In which the Nerds consider the recent media coverage of Chinese influence on Australian politics, and the outcome of the 2017 – completely unnecessary – UK national election.
- Dr Stewart Jackson, Department of Government and International Relations, University of Sydney
- Dr Amanda Elliot, Department of Sociology and Social Policy, University of Sydney
With their guests:
- Associate Professor James Reilly, Department of Government and IR, Sydney
- Dr Diarmuid Maguire, Department of Government and IR, Sydney
With bonus post-show chatter that will turn you into an instant DUP expert!
A full length interview with Dr Meagan Tyler (RMIT University), recorded at the 2016 Australian Political Studies Association conference at UNSW Australia.
The subject of the interview was his paper, titled “The ‘Nordic Model’, prostitution policy, and women’s rights in Australia”
The abstract for the paper is:
Prostitution policy in Australia is determined at the state and territory level, consequently, there are various approaches taken across the country. Some states have introduced systems of legalisation or decriminalisation, while other states have criminalisation or de facto criminalisation, often based on long out-dated laws. Problems with each of these existing approaches have led to a number of reviews and inquiries regarding prostitution policy in different Australian states and territories since 2010. During this same time period, a relatively new form of prostitution policy has been gaining traction internationally. Originating in Sweden, and increasingly known as the ‘Nordic Model’, this legislative approach is a type of asymmetric decriminalisation: all prostituted persons are decriminalised, but the purchase of sex is made illegal. Central elements of this model include a recognition of prostitution as a serious site of violence against women and an understanding that the existence of systems of prostitution hampers efforts to achieve gender equality. Many of the recent prostitution reviews in Australia mention the Nordic Model, but have most often dismissed it as an unfeasible policy option. This paper will provide a theoretical, thematic analysis of the understandings of the Nordic Model provided in these reviews. In particular, the analysis will consider if and how the elements of the Nordic Model relating to women’s rights, violence against women, and gender equality, are dealt with in the Australian context.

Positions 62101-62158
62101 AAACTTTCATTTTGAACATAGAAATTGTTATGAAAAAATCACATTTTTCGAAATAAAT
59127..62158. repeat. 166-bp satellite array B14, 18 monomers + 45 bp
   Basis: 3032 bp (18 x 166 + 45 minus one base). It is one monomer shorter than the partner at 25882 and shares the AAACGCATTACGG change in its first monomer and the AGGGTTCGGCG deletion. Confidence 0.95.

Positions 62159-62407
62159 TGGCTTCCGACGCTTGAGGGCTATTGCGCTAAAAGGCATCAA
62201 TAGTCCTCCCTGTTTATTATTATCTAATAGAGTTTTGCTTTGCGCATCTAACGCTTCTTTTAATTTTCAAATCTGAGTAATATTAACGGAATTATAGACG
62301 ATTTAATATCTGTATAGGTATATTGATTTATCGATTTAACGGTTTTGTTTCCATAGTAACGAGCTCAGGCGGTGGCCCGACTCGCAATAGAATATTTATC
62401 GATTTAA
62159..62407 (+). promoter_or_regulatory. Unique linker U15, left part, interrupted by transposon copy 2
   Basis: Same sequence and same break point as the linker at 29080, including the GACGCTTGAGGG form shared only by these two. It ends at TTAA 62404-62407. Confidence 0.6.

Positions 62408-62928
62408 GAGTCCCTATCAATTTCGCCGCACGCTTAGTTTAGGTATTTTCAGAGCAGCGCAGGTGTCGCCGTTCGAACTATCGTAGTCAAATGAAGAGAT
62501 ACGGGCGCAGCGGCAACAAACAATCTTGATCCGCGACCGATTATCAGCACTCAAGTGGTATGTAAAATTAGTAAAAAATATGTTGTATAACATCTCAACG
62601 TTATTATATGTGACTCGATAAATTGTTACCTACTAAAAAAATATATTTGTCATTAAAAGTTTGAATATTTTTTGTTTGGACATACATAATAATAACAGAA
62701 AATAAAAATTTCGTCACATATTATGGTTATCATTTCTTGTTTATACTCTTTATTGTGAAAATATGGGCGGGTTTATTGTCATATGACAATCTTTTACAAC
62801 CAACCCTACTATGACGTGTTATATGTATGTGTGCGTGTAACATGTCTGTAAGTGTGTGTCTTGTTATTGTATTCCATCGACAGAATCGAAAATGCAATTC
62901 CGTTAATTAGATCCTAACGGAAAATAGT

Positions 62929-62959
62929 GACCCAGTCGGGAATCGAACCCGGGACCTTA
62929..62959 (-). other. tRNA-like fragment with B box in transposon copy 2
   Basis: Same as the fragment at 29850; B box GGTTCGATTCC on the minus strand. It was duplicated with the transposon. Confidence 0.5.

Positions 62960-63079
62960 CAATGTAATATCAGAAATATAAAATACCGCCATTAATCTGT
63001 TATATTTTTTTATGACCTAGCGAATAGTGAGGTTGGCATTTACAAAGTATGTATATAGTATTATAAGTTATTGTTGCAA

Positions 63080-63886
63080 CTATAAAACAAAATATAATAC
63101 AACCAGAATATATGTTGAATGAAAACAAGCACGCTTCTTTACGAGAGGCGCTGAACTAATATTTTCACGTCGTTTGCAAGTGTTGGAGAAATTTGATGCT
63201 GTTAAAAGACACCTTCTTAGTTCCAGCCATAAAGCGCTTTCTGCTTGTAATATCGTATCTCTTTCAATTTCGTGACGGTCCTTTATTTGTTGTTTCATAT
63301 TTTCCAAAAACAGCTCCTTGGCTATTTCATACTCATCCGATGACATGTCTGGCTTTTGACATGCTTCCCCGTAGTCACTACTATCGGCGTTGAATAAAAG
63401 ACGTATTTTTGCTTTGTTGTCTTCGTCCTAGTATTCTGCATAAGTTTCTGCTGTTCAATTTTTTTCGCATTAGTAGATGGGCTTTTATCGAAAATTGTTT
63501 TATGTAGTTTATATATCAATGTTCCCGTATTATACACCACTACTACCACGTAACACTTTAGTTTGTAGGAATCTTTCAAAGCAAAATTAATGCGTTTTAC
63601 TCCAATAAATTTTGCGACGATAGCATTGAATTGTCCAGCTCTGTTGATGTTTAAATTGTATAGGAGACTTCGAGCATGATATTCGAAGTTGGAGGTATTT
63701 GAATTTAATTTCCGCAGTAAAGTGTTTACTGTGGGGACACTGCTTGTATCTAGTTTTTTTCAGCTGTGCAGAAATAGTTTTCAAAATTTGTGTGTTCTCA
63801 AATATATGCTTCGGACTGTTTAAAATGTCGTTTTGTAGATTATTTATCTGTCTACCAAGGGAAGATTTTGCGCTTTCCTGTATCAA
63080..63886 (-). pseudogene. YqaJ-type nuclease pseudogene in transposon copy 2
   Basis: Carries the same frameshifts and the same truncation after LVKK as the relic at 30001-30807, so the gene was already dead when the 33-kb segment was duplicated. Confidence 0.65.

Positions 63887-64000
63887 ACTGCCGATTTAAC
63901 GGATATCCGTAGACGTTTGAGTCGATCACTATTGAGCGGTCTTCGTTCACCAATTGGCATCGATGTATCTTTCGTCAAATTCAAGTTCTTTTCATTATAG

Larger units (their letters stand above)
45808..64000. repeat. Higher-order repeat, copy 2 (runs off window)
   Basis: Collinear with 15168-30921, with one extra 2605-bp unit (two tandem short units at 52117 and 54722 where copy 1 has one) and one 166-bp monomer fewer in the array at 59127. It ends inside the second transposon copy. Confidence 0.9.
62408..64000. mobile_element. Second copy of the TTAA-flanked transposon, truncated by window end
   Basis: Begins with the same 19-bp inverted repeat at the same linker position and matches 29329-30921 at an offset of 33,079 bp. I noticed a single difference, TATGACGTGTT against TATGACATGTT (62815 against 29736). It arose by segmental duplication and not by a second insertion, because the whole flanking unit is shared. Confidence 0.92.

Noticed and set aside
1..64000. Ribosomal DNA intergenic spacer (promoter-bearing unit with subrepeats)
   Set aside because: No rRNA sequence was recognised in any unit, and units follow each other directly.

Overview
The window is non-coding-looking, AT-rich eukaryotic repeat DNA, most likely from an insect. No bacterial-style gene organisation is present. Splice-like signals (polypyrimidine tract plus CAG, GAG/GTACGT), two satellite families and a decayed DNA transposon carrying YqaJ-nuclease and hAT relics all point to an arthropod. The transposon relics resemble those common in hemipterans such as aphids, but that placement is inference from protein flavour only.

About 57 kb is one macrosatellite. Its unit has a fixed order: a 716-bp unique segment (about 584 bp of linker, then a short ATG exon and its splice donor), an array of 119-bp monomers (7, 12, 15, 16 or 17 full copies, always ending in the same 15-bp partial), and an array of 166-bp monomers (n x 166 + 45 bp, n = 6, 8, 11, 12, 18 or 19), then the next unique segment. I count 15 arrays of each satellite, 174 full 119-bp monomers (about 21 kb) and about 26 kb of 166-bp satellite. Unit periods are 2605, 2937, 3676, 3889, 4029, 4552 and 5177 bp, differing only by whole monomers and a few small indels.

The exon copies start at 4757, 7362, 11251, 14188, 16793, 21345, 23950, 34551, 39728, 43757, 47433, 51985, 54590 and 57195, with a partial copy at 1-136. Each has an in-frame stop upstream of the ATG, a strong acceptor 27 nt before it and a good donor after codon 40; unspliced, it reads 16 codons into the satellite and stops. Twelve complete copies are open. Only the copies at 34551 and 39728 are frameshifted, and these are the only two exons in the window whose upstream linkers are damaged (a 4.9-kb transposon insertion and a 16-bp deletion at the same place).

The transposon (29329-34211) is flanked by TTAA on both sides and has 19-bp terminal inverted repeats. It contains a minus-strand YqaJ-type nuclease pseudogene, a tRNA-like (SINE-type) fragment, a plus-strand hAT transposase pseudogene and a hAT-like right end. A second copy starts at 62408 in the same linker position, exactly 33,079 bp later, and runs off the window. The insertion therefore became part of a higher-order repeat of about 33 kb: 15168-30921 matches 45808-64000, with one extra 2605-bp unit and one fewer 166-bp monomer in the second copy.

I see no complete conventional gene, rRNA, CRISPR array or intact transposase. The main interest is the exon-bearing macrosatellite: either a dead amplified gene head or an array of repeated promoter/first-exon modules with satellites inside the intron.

In which the nerds review week 5 of the 2016 Australian Federal Election. With Guests:
- Professor Rodney Smith, University of Sydney
- Professor Ariadne Vromen, University of Sydney
The Nerds discuss the federal nature of the debate, drivers behind localism and if the 2016 campaign is more local than previous years. They also consider issues of political use of public funding, youth participation and policy issues concerning young people.
In the podcast extra, the Nerds consider and reject concerns about political violence in Australia, and discuss the issue of economic participation of younger people.
The Nerds’s first show of the election season beings with Sophie Mirabella clearing the decks with her claim that $10 million wasn’t spent in her former electorate, but then digs deep into:
- The status of reproductive rights in Australia with Dr Helen Pringle from the School of Social Sciences, UNSW Australia,
- US-Australian relations, and new research about the relationship between politics and the emotions with Dr Lloyd Cox, and
- Federalism debates with Professor Anne Twomey of the University of Sydney’s Law School